Gamesa is also present in other Latin American countries, including Mexico, Honduras, Argentina, Uruguay and Costa Rica, and has installed more than 2,000 MW of turbines throughout the region. Latin America accounted for 36 percent of the company's 2014 first semester revenue.
Mining the Wind
In late August, the onset of renewables reached the presidential level, as Michelle Bachelet, the president of Chile, together with Jean-Paul Luksic, chairman of Antofagasta Minerals SA, and Mike Garland, CEO of Pattern Energy Group Inc., officially opened operations at the 115-MW El Arrayán wind facility in a grand opening ceremony at the project site, located 400 km. (nearly 250 miles) north of Santiago on the coast of Chile.
The president of Chile, Michelle Bachelet, said "I'm very happy to be here today because this project is important for our present and future energy needs. El Arrayán is the biggest wind farm in Chile and we are pleased at what we can achieve when we use the natural resources the earth has to offer. This project is another step toward meeting our energy agenda objectives."
The facility is located on approximately 15,320 acres (6,200 hectares) of coastal land on a long-term lease with a single landowner. Approximately 200 jobs were created during construction, as well as up to 15 ongoing permanent positions. The project was constructed by Skanska Chile SA. It connects to the Sistema Interconectado Central's 220-kV transmission system.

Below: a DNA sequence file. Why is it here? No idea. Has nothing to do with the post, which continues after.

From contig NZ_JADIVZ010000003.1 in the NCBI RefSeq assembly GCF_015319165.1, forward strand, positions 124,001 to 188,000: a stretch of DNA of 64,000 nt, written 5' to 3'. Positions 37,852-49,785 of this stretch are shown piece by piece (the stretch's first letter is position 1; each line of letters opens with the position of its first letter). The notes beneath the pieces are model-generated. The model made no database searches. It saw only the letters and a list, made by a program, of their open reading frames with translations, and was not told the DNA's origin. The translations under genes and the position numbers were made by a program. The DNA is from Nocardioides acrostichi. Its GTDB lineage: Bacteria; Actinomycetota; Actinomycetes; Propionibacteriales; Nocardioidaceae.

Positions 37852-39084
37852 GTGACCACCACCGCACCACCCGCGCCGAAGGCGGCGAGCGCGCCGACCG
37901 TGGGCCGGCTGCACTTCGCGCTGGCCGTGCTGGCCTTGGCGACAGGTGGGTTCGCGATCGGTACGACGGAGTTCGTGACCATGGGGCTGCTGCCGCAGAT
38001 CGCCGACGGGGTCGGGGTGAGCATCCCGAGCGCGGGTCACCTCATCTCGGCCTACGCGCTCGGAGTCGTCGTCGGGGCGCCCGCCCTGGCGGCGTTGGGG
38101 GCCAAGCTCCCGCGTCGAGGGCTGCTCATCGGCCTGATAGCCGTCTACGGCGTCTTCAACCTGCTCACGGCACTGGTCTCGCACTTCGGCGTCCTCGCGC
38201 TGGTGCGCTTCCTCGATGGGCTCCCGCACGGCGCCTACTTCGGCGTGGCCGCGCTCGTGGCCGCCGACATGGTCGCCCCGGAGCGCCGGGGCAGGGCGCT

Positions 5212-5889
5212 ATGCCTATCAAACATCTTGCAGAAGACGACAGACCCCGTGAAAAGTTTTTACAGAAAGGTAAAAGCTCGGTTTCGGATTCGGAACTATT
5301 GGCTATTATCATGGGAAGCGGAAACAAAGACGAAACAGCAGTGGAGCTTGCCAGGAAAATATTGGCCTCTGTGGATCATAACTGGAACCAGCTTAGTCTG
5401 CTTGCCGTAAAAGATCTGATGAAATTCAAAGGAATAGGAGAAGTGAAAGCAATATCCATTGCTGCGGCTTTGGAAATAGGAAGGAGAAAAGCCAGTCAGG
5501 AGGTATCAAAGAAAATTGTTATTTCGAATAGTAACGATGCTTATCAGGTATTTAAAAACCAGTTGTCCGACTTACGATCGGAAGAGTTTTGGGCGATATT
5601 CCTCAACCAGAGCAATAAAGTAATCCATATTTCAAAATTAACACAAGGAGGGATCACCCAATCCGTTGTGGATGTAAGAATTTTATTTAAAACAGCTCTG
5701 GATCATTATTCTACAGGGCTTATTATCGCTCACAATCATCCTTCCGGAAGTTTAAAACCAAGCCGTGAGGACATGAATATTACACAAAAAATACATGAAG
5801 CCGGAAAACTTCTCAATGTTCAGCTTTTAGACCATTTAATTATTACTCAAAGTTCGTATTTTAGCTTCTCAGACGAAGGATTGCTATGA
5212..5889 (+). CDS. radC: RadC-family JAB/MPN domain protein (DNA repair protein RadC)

According to a policy statement issued in May, 45 percent of electrical power generation installed between this year and 2025 must come from renewables, in order to help the country meet its 20-percent overall goal.
"Chile is a great market because of the President's strong support for renewable energy policies, the country's strong, stable economy and excellent natural wind resources, which can supply domestic energy to the country," said Mike Garland, CEO of Pattern Energy. "We are also especially pleased to be here with our strong partner AMSA, which is demonstrating to the world that a global mining company can be a leader in clean, domestic energy."
The El Arrayán Wind facility, which completed construction in June, will generate clean, renewable power equal to the needs of approximately 200,000 Chilean homes each year, according to the World Bank. The facility is utilizing 50 Siemens 2.3 MW wind turbines, which Pattern Energy is also using at other wind projects in Canada and the United States.
Pattern Energy owns 70 percent of the El Arrayán Wind facility, which it also operates. AMSA owns the remaining 30-percent minority stake. The project sells approximately 70 percent of its output to Minera Los Pelambres through a long-term fixed-for-floating hedge. The facility sells its remaining output into the Chilean spot market at the prevailing market price at the time of sale. In addition to its minority interest in the facility, AMSA is the controlling party of Minera Los Pelambres, a major copper and molybdenum mining operation located in the Coquimbo region.
Last week, SunEdison announced the closing of a long-term energy sales agreement with AMSA by which Sun Ediston will supply power from the 69.5-MW, 180-hectare Javiera solar farm to Los Pelambres operations. SunEdison-based Terraform Power has the rights to purchase the project once it is operational in 2015. The contract between the two companies will be valid for 20 years.
"Today we celebrate the agreement between two global leaders in their respective industries who believe in a more sustainable future for Chile companies," said José Pérez, president of SunEdison for Europe, Middle East, Africa and Latin America.
Robert Mayne-Nicholls, general manager of Minera Los Pelambres, said the project would help the company reach its own goal of supplying over 30 percent of its power needs through renewables.